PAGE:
Interactions of hydrated divalent metal cations with nucleic acid bases. How to relate the gas phase data to solution situation and binding selectivity in nucleic acids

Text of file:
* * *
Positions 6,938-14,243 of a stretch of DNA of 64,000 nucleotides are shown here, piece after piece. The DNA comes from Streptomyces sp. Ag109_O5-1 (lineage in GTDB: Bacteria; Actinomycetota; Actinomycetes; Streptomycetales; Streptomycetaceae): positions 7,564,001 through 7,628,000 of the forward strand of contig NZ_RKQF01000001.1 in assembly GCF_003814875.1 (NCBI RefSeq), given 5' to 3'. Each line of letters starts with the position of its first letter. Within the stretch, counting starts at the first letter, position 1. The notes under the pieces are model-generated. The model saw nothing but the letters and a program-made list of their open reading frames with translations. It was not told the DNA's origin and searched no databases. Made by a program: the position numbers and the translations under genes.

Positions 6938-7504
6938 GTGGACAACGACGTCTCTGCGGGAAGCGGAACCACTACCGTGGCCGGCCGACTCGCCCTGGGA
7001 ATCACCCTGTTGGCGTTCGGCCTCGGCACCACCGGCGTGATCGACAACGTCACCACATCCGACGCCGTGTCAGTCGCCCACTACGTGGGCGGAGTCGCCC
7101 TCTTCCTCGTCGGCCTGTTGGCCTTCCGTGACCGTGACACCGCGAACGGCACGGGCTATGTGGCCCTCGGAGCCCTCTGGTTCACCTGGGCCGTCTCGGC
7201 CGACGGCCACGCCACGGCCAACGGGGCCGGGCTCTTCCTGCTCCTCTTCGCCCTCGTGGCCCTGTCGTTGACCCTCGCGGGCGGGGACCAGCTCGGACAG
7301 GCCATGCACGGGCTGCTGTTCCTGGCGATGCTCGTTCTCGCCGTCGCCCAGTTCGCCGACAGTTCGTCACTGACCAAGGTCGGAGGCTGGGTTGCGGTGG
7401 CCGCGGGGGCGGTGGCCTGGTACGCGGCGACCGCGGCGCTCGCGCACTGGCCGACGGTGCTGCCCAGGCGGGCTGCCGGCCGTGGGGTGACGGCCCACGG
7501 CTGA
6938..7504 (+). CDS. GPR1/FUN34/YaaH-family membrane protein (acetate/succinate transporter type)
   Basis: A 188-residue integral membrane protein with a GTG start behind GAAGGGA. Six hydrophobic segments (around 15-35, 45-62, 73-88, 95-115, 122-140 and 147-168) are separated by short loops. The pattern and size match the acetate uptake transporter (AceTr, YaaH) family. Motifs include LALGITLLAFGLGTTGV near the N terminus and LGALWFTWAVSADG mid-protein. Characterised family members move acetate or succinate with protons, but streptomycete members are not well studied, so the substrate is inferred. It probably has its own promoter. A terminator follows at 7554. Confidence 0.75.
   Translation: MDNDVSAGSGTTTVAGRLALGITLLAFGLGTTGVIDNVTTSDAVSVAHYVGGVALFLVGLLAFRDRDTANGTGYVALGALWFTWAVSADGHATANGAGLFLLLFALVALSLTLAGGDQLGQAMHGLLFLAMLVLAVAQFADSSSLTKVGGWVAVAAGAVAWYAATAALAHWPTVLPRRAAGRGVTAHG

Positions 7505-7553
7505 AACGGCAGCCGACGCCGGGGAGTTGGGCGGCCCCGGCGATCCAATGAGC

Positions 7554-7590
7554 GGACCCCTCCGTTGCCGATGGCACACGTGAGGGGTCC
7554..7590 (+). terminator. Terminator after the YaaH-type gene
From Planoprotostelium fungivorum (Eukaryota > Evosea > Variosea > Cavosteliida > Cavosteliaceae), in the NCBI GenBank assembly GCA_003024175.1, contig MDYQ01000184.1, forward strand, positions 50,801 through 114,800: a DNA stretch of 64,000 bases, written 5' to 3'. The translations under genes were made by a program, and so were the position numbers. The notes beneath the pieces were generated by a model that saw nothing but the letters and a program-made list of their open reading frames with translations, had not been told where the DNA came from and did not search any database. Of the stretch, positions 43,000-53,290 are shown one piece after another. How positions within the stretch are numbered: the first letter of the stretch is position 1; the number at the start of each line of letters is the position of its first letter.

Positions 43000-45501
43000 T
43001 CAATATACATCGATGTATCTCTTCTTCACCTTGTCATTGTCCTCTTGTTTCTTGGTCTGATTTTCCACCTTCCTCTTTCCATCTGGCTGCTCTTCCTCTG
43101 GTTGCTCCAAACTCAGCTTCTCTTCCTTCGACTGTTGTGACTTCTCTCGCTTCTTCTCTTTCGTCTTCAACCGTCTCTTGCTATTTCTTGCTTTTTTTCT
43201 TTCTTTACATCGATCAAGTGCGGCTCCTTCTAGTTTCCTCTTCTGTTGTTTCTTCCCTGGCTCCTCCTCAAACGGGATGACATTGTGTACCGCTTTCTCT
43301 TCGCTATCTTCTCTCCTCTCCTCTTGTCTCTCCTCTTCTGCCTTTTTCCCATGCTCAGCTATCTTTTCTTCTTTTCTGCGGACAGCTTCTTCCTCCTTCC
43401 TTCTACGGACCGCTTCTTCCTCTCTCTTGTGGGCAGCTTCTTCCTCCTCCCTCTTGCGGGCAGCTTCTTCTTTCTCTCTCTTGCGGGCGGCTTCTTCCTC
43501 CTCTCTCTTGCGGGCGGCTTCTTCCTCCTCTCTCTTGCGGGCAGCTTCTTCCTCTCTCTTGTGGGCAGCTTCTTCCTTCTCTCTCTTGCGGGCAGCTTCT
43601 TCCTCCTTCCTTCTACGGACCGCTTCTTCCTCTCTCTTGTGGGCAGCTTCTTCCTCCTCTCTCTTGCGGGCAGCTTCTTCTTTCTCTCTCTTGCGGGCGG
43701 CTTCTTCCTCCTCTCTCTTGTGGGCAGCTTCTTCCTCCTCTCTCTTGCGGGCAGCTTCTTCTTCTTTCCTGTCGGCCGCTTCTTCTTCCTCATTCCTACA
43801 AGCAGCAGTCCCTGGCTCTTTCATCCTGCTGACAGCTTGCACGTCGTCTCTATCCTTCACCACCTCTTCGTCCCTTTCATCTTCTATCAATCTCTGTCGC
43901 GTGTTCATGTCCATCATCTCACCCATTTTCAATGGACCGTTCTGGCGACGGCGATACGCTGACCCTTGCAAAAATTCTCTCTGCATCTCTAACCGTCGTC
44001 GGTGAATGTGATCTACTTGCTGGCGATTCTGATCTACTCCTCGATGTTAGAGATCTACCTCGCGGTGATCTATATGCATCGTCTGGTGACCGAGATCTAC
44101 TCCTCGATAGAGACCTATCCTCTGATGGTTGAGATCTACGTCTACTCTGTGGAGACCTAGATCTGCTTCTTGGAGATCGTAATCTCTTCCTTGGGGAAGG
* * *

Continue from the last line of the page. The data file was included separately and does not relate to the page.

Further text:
Binding modes of hydrated Zn2+ and Mg2+ cations to the N7 and O6 positions of guanine have been characterized by state-of-the-art ab initio model calculations. We show how differences in the electronic structure of the cationic complexes, as revealed by gas-phase computations, translate into differences in the biological function of the two studied metals. The thermodynamic driving force of the metal binding process is estimated on the basis of interaction energies and total electronic energies. The computed results unambiguously reveal that the N7 position of guanine exhibits a greater propensity to bind Zn2+ than Mg2+ while both cations have a similar affinity to bind to O6. Contrary to the intuitive expectations, however, the computed data do not suggest any superiority of the N7 inner shell binding mode for Zn2+ compared to the O6 binding. For Mg2+ the O6 inner shell binding mode is favored over the N7 one. The gas-phase data, when properly exrapolated, provide a relevant picture of many (though not all) fundamental aspects of the diversity of cation binding to nucleic acids.